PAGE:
App linked to blockchain cryptocurrency that gamifies and rewards recycling

Alberto Saavedra

The ZeLoop Smartphone app linked to blockchain cryptocurrency that gamifies and rewards recycling will have a US pilot by year’s end.

After moving to a Los Angeles apartment that had a recycling bin, Alberto Saavedra was all in to proactively recycle. On a whim one day he followed the recycling truck for several hours. The journey ended at a landfill, opening his eyes and deflating his enthusiasm.

“That was not what I expected,” he recalls 15 years later. Saavedra’s passion for sustainability remained largely untapped until 10 years ago when he started a company that was to inform consumers via an app whether a container could be recycled or not.

Alas, this time his health upended those plans, so he pivoted to Twitter instead. That’s how he connected with Eric Schaffner, a former manager with Tetra Laval with a keen interest in recycling. Schaffner has 25 years’ food and beverage experience providing a deep understanding of the industries’ needs and challenges. And he believed that not recycling the recyclable was akin to “throwing away gold.” That mindset led to the creation of the ZeLoop app, for which Schaffner is co-founder and CEO.

ZeLoop is an Ethereum-blockchain-based platform that rewards users with their native cryptocurrency (referred to as an Eco Reward or ERW) for engaging in recycling activities. Cryptocurrency enables the crucial economy aspect, emphasizes Saavedra, who heads ZeLoop’s US Business Development. “You cannot have a circular economy without some form of currency to go with it that can convert into ‘regular’ money, too.”


Users download the app (screenshots seen above) which is available at the App Store and Google Play Store with direct payments via the user’s registered credit card. The ZeLoop mobile app enables users to register a public recycling bin/collection point (which for US residents could be a curbside bin) and take a photo of their recyclables, which currently is focused on PET bottles. Their reward is an ERW Token for every deposit, collection point registered, and friend they invite to the platform.

Gamification elements permit corporate sponsors to incentivize collections through Eco Missions, with prizes awarded to the most active collectors. According to ZeLoop, people are 10 times more likely to engage in an activity if there’s a reward or prize.

The program is its infancy following a successful 2020 pilot in the United Arab Emirates (UAE) where Schaffner was based. It was an auspicious start, as the combination of rewards and direct consumer engagement drew the attention of global manufacturers and Petcore Europe members; early adopters include Bee’ah, an environmental management company, International Recycling Group (IRG), Nestlé Middle East, and Dettol (Reckitt Benkiser) Middle East launching Eco Missions in the last few months.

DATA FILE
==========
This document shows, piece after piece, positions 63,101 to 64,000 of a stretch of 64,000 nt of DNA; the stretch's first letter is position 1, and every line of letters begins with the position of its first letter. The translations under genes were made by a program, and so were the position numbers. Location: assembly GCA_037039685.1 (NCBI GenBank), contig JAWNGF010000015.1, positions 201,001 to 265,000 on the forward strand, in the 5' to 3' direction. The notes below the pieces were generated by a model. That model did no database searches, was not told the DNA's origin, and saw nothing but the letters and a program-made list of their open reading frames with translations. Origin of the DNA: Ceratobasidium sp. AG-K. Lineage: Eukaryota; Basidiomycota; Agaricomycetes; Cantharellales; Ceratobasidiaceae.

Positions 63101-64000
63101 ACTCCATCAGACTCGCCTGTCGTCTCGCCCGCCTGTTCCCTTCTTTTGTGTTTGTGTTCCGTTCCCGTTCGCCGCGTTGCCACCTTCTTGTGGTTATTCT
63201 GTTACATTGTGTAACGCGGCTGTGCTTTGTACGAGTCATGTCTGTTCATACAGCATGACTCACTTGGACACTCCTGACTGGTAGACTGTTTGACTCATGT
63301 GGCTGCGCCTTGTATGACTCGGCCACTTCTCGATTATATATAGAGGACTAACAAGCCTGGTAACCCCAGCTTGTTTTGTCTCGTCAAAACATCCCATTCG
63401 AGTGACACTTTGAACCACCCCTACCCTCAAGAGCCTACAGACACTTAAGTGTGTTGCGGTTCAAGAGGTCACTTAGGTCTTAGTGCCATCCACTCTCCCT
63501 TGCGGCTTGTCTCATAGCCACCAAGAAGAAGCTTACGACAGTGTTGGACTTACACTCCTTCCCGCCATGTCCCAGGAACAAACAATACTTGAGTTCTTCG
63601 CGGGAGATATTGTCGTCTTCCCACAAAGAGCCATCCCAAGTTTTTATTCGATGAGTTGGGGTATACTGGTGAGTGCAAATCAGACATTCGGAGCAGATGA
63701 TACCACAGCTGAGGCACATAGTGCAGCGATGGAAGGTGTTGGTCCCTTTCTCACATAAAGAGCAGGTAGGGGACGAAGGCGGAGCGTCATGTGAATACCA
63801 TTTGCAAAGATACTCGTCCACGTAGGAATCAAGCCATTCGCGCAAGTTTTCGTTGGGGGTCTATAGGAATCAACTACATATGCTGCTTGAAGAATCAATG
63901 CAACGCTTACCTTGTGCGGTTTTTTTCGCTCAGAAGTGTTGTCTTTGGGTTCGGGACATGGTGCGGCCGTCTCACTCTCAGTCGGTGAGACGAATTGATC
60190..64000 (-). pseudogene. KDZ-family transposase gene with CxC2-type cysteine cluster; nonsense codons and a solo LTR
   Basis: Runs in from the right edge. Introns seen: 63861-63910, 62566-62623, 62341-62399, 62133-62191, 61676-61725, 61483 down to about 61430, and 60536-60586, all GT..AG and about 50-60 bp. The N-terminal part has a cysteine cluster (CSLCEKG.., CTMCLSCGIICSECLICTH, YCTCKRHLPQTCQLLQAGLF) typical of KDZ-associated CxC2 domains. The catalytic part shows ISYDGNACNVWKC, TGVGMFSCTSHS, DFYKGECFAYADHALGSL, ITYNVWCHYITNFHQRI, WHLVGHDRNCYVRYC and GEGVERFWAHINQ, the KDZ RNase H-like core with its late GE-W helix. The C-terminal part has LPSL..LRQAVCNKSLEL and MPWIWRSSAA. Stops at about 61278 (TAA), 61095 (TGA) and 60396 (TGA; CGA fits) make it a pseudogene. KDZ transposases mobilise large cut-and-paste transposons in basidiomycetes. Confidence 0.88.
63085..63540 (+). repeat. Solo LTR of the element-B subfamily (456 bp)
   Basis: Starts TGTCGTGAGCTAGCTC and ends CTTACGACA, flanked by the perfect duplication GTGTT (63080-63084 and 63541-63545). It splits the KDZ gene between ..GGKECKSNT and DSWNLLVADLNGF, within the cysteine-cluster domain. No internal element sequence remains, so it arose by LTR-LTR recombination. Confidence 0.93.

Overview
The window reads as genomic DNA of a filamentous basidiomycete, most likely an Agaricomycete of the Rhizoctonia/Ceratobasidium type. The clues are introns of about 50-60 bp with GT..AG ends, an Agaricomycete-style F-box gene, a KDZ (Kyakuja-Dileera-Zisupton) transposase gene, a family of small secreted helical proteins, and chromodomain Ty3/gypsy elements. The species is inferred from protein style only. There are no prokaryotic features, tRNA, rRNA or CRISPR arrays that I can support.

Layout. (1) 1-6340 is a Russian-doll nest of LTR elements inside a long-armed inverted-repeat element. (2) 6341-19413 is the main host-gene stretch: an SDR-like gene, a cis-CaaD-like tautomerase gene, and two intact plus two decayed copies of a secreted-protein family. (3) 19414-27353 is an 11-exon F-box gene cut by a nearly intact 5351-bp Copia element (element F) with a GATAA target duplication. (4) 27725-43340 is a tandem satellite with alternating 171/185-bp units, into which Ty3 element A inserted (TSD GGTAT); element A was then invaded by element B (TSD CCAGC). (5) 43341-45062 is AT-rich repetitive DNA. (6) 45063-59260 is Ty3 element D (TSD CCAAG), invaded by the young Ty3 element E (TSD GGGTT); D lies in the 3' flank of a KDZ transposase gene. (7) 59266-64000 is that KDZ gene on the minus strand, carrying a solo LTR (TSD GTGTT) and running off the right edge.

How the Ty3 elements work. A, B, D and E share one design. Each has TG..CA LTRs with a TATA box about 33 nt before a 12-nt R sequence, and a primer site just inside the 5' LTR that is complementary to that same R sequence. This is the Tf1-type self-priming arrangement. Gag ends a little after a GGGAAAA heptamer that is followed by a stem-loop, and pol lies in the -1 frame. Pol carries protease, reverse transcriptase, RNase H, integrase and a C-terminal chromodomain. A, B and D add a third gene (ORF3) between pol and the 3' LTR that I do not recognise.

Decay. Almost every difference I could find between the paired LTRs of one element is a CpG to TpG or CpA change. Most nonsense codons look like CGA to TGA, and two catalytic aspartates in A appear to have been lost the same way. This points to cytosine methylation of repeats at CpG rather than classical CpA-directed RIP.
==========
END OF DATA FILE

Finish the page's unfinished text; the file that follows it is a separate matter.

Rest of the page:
Besides user rewards, the app promotes organizations that want to message the fact that they’re involved in recycling.

“Eric used those connections with plastic and recycling companies in the Dubai area,” offers Saavedra. This initial test was designated as the First Eco Mission, which collected 40,000 bottles per month.

“One participant collected 6,000 bottles in one month,” he points out. “That was a record done in competition with others.” It also confirms that the gamified rewards system works as intended.

That’s in no small part to the fact that the rewards can be motivationally impressive; Bee’ah, which continues to offer monthly contests, will provide this month’s Eco Mission winner with a stay in a Dubai skyscraper; 5th place is a Nikon D3500 camera.

Another plus is that financial support is tangible. The financial backing of an “angel investor” established the startup using the blockchain-backed cryptocurrency “so it already has monetary value” akin to gold-backed US dollars, Saavedra notes.

This arrangement allows any company— for example a bottle manufacturer, retailer, a brand, or other stakeholder — to invest money that’s converted into cryptocurrency for participants to access.

“For instance, 1,000 ERWs can yield a 5% discount on a product bought from that company,” says Saavedra. “It establishes a kind of barter system on what all currencies were originally based.”

Next up is a US pilot in Erie, PA, managed by the IRG. According to Waste Today, IRG is developing an automated sorting plan there that will “offer direct, on-demand curbside collection of post use plastics from homes and commercial establishments.”

Like the first pilot, this one will also focus on PET bottle recycling.

The path forward also involves messaging and promoting the ZeLoop app, which Saavedra is doing in ramping up advertising efforts through social media and the Internet.

That’s just the start as the app provides a recycling platform. “The technology and business framework developed by the ZeLoop team can be applied to any form of recyclable material,” explains Schaffner. “This is just the beginning.”

Saavedra is even more optimistic, suggesting that “we are going to be the Google of recycling.”

Maybe it’s ZeLoop’s novel gamification at the grassroots level that can move the needle on recycling in the US, where plastic recycling rates have remained low and static for years. It’s apparent that something different is needed.

Rick Lingle | Aug 24, 2021

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